It is always a pleasure to return to the world of the Courtney family, especially when Wilbur Smith is the literary tour guide. In this twentieth novel in the Courtney series, Smith tosses things back to the late 18th century once more, as the American War of Independence looms, as well as some other topical adventures for the current Courtney to face. Full of history, drama, and just a little humour, Wilbur Smith proves that he is one of the greatest historical storytellers I have read. A return to greatness after some lacklustre collaborative work.
It’s 1774 and Rob Courtney is still coming into his own. Having spent much of his life along the east coast of Africa, Rob knows little of the exciting life that awaits him on the open seas. He decides to put his dreams into reality after a death in the family and sets off aboard a ship for England, with only a family heirloom to accompany him.
Rob discovers that life in Africa is but a speck of what is going on in the world. He finds himself. lapping up a life of adventure, though soon comes to understand that dreams cost money and he is soon to run out. With an offer to join the British Navy, Rob finds himself back on the open waters and sailing towards the American colonies, where an uprising is beginning to make things quite tense. It is then that Rob Courtney finds true adventure, following in the steps of his ancestors, who never turned away from danger and risk.
Arriving on colonial shores, Rob begins fighting to keep Britain in change, while being seduced by the beauty of a woman who wants to show him how gracious she can be. As Rob gets more ensconced with the battle, two distant relatives emerge on the other side of the fight; young men who will stop at nothing to toss off the yoke of British rule. Rob’s eyes are soon opened up to many new perspectives when he sets sail for other parts of the Americas, including the importance of freedom and that love cannot always follow societal rules. A stunning addition to the Courtney series, Wilbur Smith does well with a little help from a secondary author.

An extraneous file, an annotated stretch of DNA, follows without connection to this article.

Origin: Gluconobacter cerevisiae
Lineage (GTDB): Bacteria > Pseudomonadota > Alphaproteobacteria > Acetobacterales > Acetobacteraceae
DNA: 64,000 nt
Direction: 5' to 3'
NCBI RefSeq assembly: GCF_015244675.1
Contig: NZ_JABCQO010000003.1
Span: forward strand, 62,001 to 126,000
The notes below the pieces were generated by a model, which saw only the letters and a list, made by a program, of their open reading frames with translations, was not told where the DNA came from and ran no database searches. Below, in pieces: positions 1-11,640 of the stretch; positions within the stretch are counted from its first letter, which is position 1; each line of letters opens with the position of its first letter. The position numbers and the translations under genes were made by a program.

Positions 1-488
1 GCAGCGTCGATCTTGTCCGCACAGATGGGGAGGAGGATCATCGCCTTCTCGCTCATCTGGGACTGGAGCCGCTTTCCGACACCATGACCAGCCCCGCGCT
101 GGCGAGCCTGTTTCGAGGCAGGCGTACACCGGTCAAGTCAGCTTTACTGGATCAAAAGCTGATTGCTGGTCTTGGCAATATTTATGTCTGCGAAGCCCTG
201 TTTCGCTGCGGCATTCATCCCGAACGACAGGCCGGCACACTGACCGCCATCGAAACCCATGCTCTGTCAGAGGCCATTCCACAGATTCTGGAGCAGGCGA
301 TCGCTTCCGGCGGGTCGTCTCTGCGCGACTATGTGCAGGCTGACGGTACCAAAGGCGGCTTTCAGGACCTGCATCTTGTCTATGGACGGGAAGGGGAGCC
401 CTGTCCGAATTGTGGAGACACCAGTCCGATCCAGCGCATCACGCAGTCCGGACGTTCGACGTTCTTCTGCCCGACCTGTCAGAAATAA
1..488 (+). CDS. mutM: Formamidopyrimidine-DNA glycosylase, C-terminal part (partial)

I remember discovering the wonders of the Courtney family years ago, as Wilbur Smith was setting the groundwork for some of these other novels. The stories were always rich with history, social revelations, and stunning narrative development. Smith has not lost his gusto, adding depth to the pieces all these years later. I can only hope there are a few more to come, as they surely capture the reader’s attention and force them to think a little harder.
Wilbur Smith has tackled some of the thorny issues related to African colonisation and how the white minority wrestled with their role generations ago. In this piece, the story looks not to colonisation, but rather the slave trade and uses some strong narrative pathway to express how things were back in the latter part of the 18th century. Smith keeps things on edge with some wonderful characters, each of whom play an important role in telling how things progressed, while using historical events to keep the reader connected with fact. Plot twists throughout with some detailed discussions of societal norms force the reader to remain attune with what is going on, as they piece together much of what Smith has expressed in past books over a handle of generations. Long live the Courtneys, which Wilbur Smith seems keen to do!
Kudos, Mr. Smith, for another great piece. Keep them coming as best you can!